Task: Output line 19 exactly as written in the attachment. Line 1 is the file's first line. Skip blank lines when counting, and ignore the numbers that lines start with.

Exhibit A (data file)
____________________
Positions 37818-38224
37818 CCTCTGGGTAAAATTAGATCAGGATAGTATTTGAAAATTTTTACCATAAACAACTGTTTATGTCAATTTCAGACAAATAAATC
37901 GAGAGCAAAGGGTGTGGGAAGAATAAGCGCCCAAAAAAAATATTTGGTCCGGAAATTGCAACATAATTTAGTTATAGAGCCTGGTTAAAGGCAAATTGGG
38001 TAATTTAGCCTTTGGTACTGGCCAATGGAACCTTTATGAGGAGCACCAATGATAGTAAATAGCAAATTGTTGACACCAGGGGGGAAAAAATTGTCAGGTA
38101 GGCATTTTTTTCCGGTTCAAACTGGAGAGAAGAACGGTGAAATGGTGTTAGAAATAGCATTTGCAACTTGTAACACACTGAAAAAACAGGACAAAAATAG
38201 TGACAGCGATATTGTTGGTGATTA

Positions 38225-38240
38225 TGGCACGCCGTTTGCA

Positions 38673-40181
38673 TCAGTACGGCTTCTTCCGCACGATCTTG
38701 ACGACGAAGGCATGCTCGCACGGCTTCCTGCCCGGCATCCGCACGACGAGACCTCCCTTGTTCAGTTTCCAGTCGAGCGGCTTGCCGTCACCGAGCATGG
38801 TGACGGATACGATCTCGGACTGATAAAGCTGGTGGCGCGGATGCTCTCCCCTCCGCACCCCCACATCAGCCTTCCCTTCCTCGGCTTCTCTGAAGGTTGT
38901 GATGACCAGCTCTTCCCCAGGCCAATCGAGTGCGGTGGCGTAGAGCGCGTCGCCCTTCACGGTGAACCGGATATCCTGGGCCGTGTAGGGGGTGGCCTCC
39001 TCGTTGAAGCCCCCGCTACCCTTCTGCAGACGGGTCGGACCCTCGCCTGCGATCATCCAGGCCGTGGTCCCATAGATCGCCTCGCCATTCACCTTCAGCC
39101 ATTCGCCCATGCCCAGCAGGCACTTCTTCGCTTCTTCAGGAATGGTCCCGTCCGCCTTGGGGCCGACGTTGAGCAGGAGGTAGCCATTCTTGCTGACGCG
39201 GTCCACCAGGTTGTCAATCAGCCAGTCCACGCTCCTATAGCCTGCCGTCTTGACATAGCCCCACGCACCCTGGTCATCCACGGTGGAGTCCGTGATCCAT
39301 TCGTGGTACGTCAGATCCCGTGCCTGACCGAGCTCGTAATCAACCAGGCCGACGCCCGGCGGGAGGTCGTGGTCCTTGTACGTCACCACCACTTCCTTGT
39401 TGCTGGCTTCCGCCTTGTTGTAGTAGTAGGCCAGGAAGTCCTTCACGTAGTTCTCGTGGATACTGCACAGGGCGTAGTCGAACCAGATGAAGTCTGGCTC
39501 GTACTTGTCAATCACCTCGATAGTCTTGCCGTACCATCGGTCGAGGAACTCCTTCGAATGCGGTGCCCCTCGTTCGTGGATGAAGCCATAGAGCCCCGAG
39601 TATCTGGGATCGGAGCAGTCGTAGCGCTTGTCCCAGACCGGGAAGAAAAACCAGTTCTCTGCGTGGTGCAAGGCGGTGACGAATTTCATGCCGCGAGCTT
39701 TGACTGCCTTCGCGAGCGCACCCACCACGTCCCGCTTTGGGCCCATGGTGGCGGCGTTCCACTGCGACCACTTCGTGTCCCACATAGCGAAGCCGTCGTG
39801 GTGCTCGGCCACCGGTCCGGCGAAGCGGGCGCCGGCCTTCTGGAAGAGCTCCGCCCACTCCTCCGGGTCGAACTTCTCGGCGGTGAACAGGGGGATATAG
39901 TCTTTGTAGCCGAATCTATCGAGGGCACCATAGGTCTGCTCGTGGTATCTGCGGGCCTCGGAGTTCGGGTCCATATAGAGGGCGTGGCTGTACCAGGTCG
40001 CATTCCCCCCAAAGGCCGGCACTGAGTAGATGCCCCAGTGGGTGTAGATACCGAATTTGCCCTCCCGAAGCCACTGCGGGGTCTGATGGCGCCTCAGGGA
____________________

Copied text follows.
39501 GTACTTGTCAATCACCTCGATAGTCTTGCCGTACCATCGGTCGAGGAACTCCTTCGAATGCGGTGCCCCTCGTTCGTGGATGAAGCCATAGAGCCCCGAG